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Comparison of Thrombelastography With Common Coagulation Tests in Preeclamptic and Healthy Parturients
  1. Cynthia A. Wong, M.D.,
  2. Spencer Liu, M.D. and
  3. Raymond Glassenberg, M.D.
  1. Department of Anesthesia, Northwestern University Medical School, Chicago, Illinois
  1. Reprint requests: Cynthia A. Wong, M.D., Department of Anesthesia, Northwestern University Medical School, 303 E. Superior Street, Room 360, Chicago, IL 60611.


Background and Objectives. Epidural analgesia/anesthesia is often beneficial in the management and treatment of preeclampsia. However, some preeclamptic patients have a coagulopathy that is a contraindication to regional anesthesia. A routine coagulation battery (RCB), consisting of prothrombin time, partial thromboplastin time, platelet count, and bleeding time, is commonly performed to assess coagulation status. Thrombelastography (TEG) is a measure of clotting that allows evaluation of overall coagulation activity. The goal of this study was to examine whether TEG can predict normal and abnormal coagulation as diagnosed by RCB in healthy and preeclamptic parturients.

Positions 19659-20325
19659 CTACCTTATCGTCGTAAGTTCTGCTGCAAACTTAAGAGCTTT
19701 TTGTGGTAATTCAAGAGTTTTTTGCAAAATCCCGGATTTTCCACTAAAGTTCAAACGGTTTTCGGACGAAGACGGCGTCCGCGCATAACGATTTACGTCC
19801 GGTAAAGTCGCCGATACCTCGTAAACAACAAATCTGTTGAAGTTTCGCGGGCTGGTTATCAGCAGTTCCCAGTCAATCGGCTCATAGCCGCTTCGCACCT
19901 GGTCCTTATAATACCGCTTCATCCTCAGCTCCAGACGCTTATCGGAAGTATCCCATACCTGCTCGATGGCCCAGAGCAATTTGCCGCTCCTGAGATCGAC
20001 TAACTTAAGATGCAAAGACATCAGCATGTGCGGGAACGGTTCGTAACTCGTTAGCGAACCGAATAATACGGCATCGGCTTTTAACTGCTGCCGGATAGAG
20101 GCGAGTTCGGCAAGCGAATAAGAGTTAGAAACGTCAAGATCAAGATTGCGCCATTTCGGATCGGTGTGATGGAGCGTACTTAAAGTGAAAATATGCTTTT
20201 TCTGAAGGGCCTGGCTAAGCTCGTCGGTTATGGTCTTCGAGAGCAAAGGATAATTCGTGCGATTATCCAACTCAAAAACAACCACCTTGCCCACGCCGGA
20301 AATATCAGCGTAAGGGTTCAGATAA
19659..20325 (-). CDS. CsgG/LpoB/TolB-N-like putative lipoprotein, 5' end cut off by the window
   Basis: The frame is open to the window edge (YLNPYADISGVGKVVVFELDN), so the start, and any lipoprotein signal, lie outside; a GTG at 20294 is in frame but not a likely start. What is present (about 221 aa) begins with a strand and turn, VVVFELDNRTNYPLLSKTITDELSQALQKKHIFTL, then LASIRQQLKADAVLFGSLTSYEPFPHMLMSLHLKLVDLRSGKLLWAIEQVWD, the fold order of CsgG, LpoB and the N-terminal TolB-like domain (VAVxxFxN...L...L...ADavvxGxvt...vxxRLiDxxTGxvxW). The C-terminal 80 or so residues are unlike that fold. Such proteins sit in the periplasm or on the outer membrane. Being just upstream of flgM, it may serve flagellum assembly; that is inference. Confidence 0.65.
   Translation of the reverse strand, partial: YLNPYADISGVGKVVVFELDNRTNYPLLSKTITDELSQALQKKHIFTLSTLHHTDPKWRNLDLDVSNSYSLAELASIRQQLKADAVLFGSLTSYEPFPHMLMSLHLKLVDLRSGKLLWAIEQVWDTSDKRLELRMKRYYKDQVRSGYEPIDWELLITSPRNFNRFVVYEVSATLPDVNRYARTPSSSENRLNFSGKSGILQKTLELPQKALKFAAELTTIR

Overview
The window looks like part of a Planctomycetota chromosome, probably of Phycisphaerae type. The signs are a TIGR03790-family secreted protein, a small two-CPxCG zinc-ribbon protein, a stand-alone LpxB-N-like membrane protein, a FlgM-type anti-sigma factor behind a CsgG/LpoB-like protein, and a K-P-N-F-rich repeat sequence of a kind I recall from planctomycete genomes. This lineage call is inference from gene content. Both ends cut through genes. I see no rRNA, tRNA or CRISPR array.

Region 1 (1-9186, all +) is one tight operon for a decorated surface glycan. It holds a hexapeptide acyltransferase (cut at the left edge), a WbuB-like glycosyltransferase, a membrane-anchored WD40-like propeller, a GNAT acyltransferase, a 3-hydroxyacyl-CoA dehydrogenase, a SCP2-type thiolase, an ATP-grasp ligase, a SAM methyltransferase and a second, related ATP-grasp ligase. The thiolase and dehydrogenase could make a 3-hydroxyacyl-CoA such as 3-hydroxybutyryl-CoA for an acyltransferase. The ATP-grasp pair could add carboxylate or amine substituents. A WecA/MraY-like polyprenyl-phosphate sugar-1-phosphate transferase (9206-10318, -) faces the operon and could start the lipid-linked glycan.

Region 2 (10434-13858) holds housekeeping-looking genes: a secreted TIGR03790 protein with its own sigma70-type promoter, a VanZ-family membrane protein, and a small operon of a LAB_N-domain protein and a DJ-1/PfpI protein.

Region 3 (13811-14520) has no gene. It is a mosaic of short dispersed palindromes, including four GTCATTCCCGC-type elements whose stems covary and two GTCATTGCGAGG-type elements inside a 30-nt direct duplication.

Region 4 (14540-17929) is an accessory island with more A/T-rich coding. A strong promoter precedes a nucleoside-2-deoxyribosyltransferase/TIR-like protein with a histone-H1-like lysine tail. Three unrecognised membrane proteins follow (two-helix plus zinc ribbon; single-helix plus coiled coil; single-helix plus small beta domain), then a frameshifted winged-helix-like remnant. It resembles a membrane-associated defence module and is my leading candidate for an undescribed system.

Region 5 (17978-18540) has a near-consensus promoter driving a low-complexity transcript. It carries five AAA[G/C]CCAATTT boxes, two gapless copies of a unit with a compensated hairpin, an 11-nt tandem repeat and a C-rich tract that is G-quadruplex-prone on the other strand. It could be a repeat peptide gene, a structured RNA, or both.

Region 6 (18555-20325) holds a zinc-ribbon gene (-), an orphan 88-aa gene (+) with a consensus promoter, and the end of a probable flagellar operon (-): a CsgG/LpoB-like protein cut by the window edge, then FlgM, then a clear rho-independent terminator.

Methods. Forty-seven parturients participated in this prospective study, performed early in the first stage of labor. Twenty healthy parturients (group I), 19 mild (group II), and 8 severe preeclamptic/eclamptic parturients (group III) had RCB and TEG performed.

Results. Five patients (1, group I; 3, group II; 1, group III) had a normal RCB, but a mildly abnormal TEG (prolonged K, small α) (specificity = 0.88). Five of 27 preeclamptic parturients (1, group II; 4, group III) had abnormal RCBs. Three of these 5 patients had thrombocytopenia with normal bleeding times and TEGs. Two patients had thrombocytopenia and prolonged bleeding times and abnormal TEGs (sensitivity = 0.40).

Conclusions. Thrombelastography is not an effective means of predicting abnormal coagulation, as diagnosed by RCB, in preeclamptic parturients, using currently defined normal TEG values for nonpregnant patients. However, an abnormal TEG maximum amplitude value always correlated with a prolonged bleeding time. Therefore, TEG may be useful in assessing platelet function in the presence of thrombocytopenia. Further studies are warranted.

  • thrombelastography
  • preeclampsia coagulation
  • obstetric anesthesia
  • epidural anesthesia coagulation

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  • This study was supported by the Department of Anesthesia, Northwestern University Medical School.